If there’s a more provocative topic in the printing industry, I’m not sure what could generate more debate and opinion than whether or not employees should be allowed to use personal cell phones on company time.
Do you allow employees to use personal cell phones while on the clock at your printing firm?
In case you haven’t heard, there’s a groundswell of large companies like FedEx and UPS banning employee cell phone usage at work. FedEx won’t even allow their employees to bring cell phones into the building. In the food and restaurant industry, which is heavily staffed by younger workers, cell phone abuse during work hours has gotten so chronically bad that many companies (like Dairy Queen) ask employees to sign a written statement saying they promise not to use their cell phone while working.
My oldest daughter, Paige, works at a popular Juice & Smoothie bar here in Fargo. Her boss has video cameras in the shop and a smartphone app that allows him to “visit” his juice bar remotely. She received this letter from her boss a few days ago:
So I’m out of town checking in on our store, and I’m constantly seeing people on their cell phones. This is a BIG NO NO. I’m not paying you all to be on the clock and on your phones.
It doesn’t matter if there’s no one in the store.
If you are caught using your phone without permission, you will be written up. Then, if it happens again, you will be automatically TERMINATED on the spot.
Ed (name changed)
I’m not going to give advice here about what type of policy you need in your printing firm because I think this is a very personal — and difficult — decision every business owner is facing today. However, I do think it would be wise to reconsider your current company cell phone policy and possibly replace it with something more strict. There is a strong and growing momentum in the workplace to support the idea.
My name is Mike Stevens, and I am a printer.
The LA Times recently completed an interesting four-part series on how learning and memory work. And the New York Times wrote about the importance of physical exercise for neurogenesis (the creation of new brain cells). Did you even know it was possible to do something that would help your body create new brain cells?
A few years ago, I got hooked on reading about how our brain works, when I stumbled upon a fascinating book called Brain Rules, written by John Medina, a molecular biologist. In the book, Medina writes about things we can do to improve our thinking skills through improved cognition. That book started me on a quest to discover as much as I could about the brain and how it works.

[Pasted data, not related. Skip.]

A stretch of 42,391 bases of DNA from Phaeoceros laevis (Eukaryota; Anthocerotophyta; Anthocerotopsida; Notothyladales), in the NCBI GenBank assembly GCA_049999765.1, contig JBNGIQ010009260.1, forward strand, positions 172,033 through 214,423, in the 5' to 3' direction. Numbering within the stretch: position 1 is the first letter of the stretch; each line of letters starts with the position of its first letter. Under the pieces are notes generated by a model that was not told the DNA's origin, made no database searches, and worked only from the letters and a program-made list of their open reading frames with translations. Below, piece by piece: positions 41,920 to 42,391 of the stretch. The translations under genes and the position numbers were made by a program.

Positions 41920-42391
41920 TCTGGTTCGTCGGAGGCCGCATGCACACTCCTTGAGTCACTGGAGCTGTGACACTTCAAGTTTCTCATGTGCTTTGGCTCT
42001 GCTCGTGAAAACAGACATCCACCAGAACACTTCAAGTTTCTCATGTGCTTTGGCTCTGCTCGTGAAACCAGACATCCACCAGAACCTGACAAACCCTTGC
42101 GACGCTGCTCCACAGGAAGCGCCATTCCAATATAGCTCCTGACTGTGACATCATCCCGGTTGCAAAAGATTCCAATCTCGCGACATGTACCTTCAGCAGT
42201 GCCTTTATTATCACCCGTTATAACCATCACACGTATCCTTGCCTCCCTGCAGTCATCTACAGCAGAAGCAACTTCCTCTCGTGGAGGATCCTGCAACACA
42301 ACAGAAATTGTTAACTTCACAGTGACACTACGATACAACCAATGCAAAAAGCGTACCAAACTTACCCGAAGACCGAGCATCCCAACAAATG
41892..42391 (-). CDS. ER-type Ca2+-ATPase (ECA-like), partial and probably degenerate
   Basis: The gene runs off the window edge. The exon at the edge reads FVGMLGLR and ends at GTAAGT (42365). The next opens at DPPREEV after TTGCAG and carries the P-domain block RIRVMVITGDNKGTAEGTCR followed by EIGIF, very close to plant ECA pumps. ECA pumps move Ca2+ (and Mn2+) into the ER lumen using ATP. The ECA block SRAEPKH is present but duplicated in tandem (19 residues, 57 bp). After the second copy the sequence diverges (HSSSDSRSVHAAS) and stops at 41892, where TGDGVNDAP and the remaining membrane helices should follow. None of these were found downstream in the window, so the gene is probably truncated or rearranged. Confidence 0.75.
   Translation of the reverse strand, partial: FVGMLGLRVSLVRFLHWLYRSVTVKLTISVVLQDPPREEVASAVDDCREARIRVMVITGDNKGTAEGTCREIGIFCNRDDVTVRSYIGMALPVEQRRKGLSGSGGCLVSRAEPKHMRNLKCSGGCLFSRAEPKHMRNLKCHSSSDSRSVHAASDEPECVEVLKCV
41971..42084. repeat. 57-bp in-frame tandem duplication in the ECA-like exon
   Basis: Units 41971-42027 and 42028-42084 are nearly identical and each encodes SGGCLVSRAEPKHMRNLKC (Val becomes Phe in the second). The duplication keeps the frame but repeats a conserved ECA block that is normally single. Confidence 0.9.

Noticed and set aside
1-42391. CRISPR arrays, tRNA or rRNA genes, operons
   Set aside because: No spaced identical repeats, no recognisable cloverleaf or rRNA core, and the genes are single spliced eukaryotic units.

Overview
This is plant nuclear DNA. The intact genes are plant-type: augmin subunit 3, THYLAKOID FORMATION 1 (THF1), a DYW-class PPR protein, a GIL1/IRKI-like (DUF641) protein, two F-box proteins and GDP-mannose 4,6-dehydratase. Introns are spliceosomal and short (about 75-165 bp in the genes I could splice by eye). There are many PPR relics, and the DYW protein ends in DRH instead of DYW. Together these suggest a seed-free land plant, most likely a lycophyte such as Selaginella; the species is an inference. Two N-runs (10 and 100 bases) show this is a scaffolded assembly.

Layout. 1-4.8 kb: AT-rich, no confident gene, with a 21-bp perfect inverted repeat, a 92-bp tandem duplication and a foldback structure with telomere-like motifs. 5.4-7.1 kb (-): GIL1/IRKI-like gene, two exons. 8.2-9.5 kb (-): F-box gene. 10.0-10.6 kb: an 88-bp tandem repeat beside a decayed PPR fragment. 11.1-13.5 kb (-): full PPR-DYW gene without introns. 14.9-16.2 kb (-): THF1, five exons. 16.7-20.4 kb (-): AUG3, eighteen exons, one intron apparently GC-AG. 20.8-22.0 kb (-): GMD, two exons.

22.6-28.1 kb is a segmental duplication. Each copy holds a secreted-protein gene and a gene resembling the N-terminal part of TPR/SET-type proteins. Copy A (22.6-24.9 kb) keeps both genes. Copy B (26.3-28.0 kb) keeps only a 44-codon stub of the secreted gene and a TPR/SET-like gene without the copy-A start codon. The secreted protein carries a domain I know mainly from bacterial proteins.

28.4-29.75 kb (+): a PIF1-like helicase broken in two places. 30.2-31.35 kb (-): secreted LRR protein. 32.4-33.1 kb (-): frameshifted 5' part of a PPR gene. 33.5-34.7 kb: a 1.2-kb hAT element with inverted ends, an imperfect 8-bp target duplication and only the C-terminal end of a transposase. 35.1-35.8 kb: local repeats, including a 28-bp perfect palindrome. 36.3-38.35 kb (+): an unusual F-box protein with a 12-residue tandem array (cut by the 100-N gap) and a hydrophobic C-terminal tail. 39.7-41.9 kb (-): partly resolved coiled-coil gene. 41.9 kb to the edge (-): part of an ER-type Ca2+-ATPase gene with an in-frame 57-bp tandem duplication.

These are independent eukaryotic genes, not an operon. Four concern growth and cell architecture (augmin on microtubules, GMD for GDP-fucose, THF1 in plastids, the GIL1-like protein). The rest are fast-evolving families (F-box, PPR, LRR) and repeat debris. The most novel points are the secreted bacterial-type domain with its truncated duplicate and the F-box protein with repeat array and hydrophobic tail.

Did you know there are lots of things you can do to improve the effectiveness of your brain? If your brain is working better, you’ll make better decisions. And better decisions lead to a more successful business. In other words, a brain that works better can help you make more money! The whole concept intrigued me, so I now read everything I can find on how to improve and strengthen my brain. (Trust me. I need all the help I can get — just ask my kids!)
Here’s a short list of things I’ve discovered — from a wide variety of sources — that you can use to have a better brain.
- Learn to appreciate the beauty of your brain. It’s a dense forest comprised of billions of neurons and synapses that are constantly developing in order to help you survive (and thrive) in your daily life.
- Eating good stuff is smart. Did you know your brain only weighs 2% of your body weight, but it consumes over 20% of the oxygen and nutrients you intake? Good nutrition will make you a better thinker.
- Things that exercise your body can also help sharpen your brain. In fact, physical exercise improves and enhances neurogenesis.
- Travel is good. Adapting to new locations forces you to pay more attention to your environment and make new and different decisions.
- Develop and maintain stimulating friendships. Social interaction is one of the best ways to stimulate your brain to think quickly and respond appropriately.
- Thrive on learning and mental challenges. Once new neurons are created in your brain, where they stay and how long they survive depends on how you use them. “Use it or lose it” doesn’t mean “read the sports page in the newspaper every day.” It means challenge your brain often with fundamentally new activities.
- Practice positive, future-oriented thoughts until they become your default mindset and you look forward to every new day in a constructive way. Did you know that stress and anxiety induced by your own thoughts actually kill neurons and prevent the creation of new ones? Negative thinking is the opposite of exercise: it prevents the creation of new brain cells.
- Because we were created with such a large, well-developed brain, we’re the only self-directed organism on this planet. Aim high. Once you graduate from college, keep learning. Your brain keeps developing, no matter what your age, and you can accomplish far more than you realize.
- Don’t outsource your brain. Not to media personalities, consultants, industry leaders, or your smart business partner. Make you own decisions — and mistakes. Then learn from them, and adapt quickly. That way, you’ll be training your brain, not your neighbor’s.
- Laugh. Often. Especially to cognitively complex humor, full of twists and surprises. Did you hear about the band that called themselves 1023MB? They haven’t had any gigs yet.
My name is Mike Stevens, and I am a printer.